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TEACHERS: Will There Be Ozone Tomorrow?

Note to Teacher: This lesson is based on real time ozone data that is available for the United States from May to September. If this lesson is delivered outside of "Ozone Season", there may not be data available for your region to support the lesson

Students will be able to:
  • collect and analyze real time data
  • make comparisons and determinations about the status of ozone in their local area
  • predict the Ozone level for the next day




Ground level ozone is formed by a chemical reaction between volatile organic compounds (VOCs), also known as hydrocarbons and oxides of nitrogen (NOx) in the presence of sunlight. Nitrogen oxides and hydrocarbons are known as the chief "precursors" of ozone. These compounds react in the presence of sunlight to produce ozone. These gaseous compounds mix like a thin soup in the atmosphere, and when they interact with sunlight, ozone is formed. Due to the nature of this reaction, ozone concentrations can reach unhealthful levels when the weather is hot and sunny with little or no wind. As a result, ground level ozone pollution, or smog, is mainly a daytime problem during summer months.

The photochemical reaction, described above, that produces ground level ozone requires several factors to be present and tends to occur when a stagnant air mass develops during hot and sunny conditions. The air will not become stagnant if weather systems continue to move through the area and displace the air with cleaner, "fresher" air.

One day alone is usually not enough to form excessive ozone. Usually it takes several days in a row, with the hot temperatures, the wind speed low, and the sky sunny for an ozone event to occur.  Therefore tracking weather conditions are an integral part of tracking ozone.

But is it possible to predict ground level ozone? In this lesson, students will access near real-time ozone data and weather data to predict if there will be ground level ozone in their area tomorrow.



PART 1: Gather the Data

  1. In the table below, fill in the Date column, starting with the date of 2 days ago.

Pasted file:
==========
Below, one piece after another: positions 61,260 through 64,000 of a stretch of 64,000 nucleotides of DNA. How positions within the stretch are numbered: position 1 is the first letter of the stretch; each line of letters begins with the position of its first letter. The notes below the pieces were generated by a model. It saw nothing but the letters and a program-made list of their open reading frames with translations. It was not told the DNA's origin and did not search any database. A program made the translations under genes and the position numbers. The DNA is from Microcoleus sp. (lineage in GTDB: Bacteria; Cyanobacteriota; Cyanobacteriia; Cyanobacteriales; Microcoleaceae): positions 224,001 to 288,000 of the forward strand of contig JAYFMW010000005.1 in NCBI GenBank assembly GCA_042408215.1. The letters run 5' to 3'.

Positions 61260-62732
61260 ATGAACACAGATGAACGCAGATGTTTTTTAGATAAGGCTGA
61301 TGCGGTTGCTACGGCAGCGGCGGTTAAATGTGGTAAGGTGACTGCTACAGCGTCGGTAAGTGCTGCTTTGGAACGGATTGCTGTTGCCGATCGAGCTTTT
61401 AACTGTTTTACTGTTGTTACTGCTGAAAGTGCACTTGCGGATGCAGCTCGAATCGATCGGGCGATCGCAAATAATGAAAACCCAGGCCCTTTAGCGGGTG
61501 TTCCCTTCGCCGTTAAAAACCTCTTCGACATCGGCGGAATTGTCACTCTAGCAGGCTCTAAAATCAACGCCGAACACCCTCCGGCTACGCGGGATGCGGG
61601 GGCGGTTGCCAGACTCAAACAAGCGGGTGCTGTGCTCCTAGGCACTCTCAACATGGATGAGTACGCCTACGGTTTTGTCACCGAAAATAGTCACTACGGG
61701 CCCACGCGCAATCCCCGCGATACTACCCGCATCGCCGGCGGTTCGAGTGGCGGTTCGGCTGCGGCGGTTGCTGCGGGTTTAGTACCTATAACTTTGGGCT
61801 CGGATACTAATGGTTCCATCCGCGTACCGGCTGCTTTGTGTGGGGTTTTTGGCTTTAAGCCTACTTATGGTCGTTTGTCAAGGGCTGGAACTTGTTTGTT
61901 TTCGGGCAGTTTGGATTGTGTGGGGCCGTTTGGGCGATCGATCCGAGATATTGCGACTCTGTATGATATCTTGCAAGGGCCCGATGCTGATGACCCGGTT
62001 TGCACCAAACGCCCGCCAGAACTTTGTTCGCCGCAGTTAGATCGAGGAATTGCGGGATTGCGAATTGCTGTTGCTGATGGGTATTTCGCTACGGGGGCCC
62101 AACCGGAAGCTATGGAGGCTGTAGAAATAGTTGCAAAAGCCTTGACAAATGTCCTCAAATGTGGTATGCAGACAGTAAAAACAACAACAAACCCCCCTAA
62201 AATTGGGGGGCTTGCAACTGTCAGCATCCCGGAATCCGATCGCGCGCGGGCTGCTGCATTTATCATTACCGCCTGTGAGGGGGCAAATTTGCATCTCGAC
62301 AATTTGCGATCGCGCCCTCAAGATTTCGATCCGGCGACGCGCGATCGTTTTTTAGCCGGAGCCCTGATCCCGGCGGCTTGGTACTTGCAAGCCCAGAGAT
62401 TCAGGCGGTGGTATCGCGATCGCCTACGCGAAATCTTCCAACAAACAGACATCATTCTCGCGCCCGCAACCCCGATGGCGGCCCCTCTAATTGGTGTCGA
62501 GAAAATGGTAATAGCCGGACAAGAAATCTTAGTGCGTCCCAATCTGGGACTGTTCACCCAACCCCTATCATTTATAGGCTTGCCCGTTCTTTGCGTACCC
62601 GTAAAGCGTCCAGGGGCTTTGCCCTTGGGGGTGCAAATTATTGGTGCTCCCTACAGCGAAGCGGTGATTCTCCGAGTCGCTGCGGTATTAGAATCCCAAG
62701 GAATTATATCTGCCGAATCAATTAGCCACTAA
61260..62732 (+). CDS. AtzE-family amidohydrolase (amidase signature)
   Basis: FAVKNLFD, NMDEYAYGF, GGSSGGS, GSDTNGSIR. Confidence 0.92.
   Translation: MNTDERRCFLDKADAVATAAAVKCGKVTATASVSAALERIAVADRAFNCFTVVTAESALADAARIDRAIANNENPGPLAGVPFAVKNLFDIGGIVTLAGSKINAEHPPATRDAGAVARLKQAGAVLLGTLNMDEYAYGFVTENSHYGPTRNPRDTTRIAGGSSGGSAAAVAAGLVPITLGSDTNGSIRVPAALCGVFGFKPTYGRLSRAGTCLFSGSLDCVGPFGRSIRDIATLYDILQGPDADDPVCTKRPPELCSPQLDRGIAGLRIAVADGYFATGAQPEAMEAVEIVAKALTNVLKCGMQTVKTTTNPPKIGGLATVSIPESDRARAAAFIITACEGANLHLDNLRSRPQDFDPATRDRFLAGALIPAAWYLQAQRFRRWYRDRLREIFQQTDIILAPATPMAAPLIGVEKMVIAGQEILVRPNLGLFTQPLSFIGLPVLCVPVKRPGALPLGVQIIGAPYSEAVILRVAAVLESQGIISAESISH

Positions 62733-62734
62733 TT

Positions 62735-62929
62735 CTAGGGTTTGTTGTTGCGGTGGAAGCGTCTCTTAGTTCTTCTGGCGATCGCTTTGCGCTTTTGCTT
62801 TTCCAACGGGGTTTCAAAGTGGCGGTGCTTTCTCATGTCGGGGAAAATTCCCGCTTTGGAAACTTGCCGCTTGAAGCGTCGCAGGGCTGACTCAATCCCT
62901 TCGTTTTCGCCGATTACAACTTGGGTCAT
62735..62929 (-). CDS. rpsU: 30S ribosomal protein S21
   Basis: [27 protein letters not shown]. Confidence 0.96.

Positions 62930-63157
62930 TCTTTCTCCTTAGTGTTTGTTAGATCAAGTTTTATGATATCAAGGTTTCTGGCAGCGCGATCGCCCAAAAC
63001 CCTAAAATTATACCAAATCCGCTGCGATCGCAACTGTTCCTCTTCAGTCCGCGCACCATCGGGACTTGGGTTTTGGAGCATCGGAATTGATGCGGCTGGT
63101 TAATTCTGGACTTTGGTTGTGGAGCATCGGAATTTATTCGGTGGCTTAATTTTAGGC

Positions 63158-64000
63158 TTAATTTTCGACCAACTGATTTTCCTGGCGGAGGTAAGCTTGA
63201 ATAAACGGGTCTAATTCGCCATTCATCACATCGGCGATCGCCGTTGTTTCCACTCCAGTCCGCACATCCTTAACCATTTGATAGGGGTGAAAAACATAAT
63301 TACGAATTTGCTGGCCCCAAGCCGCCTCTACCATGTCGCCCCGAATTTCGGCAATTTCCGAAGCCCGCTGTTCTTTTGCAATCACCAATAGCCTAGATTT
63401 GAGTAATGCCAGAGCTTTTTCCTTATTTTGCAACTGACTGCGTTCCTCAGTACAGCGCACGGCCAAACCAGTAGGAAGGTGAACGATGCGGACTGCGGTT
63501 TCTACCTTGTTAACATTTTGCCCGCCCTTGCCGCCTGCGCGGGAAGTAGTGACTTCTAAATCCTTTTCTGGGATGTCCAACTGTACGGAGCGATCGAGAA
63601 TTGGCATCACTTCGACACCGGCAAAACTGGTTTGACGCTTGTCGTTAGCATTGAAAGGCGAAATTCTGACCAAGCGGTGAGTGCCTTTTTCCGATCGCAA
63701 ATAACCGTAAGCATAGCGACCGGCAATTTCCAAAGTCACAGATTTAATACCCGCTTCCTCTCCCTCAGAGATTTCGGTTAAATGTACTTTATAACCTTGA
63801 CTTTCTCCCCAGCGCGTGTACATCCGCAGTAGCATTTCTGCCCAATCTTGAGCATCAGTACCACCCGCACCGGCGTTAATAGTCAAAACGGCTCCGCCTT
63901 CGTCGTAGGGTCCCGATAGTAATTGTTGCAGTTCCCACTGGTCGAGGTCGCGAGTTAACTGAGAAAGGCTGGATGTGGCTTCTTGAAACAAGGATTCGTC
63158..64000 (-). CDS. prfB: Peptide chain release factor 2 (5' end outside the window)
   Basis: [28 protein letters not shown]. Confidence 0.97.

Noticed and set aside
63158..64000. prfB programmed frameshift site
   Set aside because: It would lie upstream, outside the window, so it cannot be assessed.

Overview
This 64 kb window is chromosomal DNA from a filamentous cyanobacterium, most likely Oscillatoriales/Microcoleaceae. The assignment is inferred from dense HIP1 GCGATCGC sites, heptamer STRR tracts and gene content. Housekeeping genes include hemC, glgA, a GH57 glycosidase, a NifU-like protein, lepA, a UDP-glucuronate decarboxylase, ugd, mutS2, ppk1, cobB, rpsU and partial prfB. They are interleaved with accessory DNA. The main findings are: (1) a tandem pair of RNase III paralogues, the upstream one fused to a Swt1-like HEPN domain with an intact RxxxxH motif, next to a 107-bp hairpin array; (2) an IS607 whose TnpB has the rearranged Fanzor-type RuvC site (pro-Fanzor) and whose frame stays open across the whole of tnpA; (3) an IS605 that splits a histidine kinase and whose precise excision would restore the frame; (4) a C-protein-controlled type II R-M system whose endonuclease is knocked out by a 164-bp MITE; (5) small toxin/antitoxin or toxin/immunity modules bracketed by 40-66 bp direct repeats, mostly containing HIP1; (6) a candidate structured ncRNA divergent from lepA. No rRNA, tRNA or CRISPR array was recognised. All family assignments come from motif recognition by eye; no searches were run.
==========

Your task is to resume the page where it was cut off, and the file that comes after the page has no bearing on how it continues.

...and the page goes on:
2. Access the AIRNow Air Quality Conditions - Map Archives web site.
  3. Highlight and select your state or region in the map.
  4. In the drop down menus on the next screen, select the current month, year, and your state (make sure the Ozone circle is selected).
  5. Click on “See Map Archives”.
  6. Click on the image for two days ago. Enter the 8 Hour Peak data into the table on the Student Worksheet.
  7. Click on the image for yesterday. Enter the 8 Hour Peak data into the table on the Student Worksheet.
  8. In the blue toolbar on the left side of the page, click on "Current Conditions".
  9. Click on your state on the U.S. map.
  10. From the drop down menu, select your region or state.
  11. Make sure "Current Map" is highlighted in the Ozone part of the table and click "See the Map".
  12. In the table on the Student Worksheet, enter the highest level of ozone showing in your area today.
Date 8 Hour Peak AQI Color Air Quality Maximum Temperature Ave. Wind Speed Events
2 days ago          
  1. Access the Weather Underground web site.
  2. Type in your city and state in the box at the top of the screen, and click “Fast Forecast”.
  3. Scroll down to the "Historical" area (at the bottom of the Conditions section).
  4. Using the drop down menu, enter the date for 2 days ago.
  5. Gather the Maximum Temperature and Wind Speed data (from the table at the top of the web page) for the past two days.
  6. Enter the data into the table on the Student Worksheet.
  7. Type in your city and state in the box at the top of the screen, and click “Fast Forecast”.
  8. Scroll down to the “Forecast” area. Summarize the predicted weather information for tomorrow and enter the data on Student Worksheet.
Forecasted Weather Conditions:



PART 2: Analyze the Data

  • Use the data you have collected to answer the questions on the Student Worksheet.



  1. Based on the data obtained in the search, have the students predict what the ozone levels might be for the area over the next three days.
  2. Have the students interpret possible patterns.
  3. Have students analyze their predictions versus reality. Were the predictions valid? Why or why not?


Implementation Tips
Remember, this lesson is to be used during ozone season (May - September in the U.S.) and does require real time information for student exploration.

If the lesson has to be executed outside of Ozone Season or local conditions are not conducive to high ozone levels, try using data from a state that is likely to have elevated ozone levels throughout the year, like California, Texas, or Florida, or use data from other countries, perhaps in another hemisphere and compare those conditions to your local conditions.

If your class meets before 9 a.m. and today's forecast has not been posted, simply have the students make their predictions based on the weather forecast and looking out the window for observations.


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